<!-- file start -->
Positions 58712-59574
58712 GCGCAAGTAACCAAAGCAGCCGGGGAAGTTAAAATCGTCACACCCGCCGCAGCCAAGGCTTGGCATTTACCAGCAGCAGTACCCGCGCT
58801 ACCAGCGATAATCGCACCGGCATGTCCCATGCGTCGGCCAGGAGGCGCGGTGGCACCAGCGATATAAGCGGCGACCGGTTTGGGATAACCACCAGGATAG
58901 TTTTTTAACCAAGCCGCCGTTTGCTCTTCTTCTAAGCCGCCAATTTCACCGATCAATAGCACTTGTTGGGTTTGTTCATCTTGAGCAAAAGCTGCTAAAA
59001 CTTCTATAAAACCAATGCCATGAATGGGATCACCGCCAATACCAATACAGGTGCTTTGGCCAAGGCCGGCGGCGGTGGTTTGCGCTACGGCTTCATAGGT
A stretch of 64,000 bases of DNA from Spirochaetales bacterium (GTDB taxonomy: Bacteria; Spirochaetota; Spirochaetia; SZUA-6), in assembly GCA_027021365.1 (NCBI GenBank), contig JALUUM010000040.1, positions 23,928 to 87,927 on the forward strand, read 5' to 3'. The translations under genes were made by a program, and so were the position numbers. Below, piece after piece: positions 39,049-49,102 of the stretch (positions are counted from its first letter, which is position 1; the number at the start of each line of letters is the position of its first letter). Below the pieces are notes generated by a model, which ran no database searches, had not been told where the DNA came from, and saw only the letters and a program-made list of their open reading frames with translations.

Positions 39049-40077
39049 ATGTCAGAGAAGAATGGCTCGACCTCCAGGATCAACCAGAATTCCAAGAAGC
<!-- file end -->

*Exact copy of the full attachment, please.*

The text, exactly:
Positions 58712-59574
58712 GCGCAAGTAACCAAAGCAGCCGGGGAAGTTAAAATCGTCACACCCGCCGCAGCCAAGGCTTGGCATTTACCAGCAGCAGTACCCGCGCT
58801 ACCAGCGATAATCGCACCGGCATGTCCCATGCGTCGGCCAGGAGGCGCGGTGGCACCAGCGATATAAGCGGCGACCGGTTTGGGATAACCACCAGGATAG
58901 TTTTTTAACCAAGCCGCCGTTTGCTCTTCTTCTAAGCCGCCAATTTCACCGATCAATAGCACTTGTTGGGTTTGTTCATCTTGAGCAAAAGCTGCTAAAA
59001 CTTCTATAAAACCAATGCCATGAATGGGATCACCGCCAATACCAATACAGGTGCTTTGGCCAAGGCCGGCGGCGGTGGTTTGCGCTACGGCTTCATAGGT
A stretch of 64,000 bases of DNA from Spirochaetales bacterium (GTDB taxonomy: Bacteria; Spirochaetota; Spirochaetia; SZUA-6), in assembly GCA_027021365.1 (NCBI GenBank), contig JALUUM010000040.1, positions 23,928 to 87,927 on the forward strand, read 5' to 3'. The translations under genes were made by a program, and so were the position numbers. Below, piece after piece: positions 39,049-49,102 of the stretch (positions are counted from its first letter, which is position 1; the number at the start of each line of letters is the position of its first letter). Below the pieces are notes generated by a model, which ran no database searches, had not been told where the DNA came from, and saw only the letters and a program-made list of their open reading frames with translations.

Positions 39049-40077
39049 ATGTCAGAGAAGAATGGCTCGACCTCCAGGATCAACCAGAATTCCAAGAAGC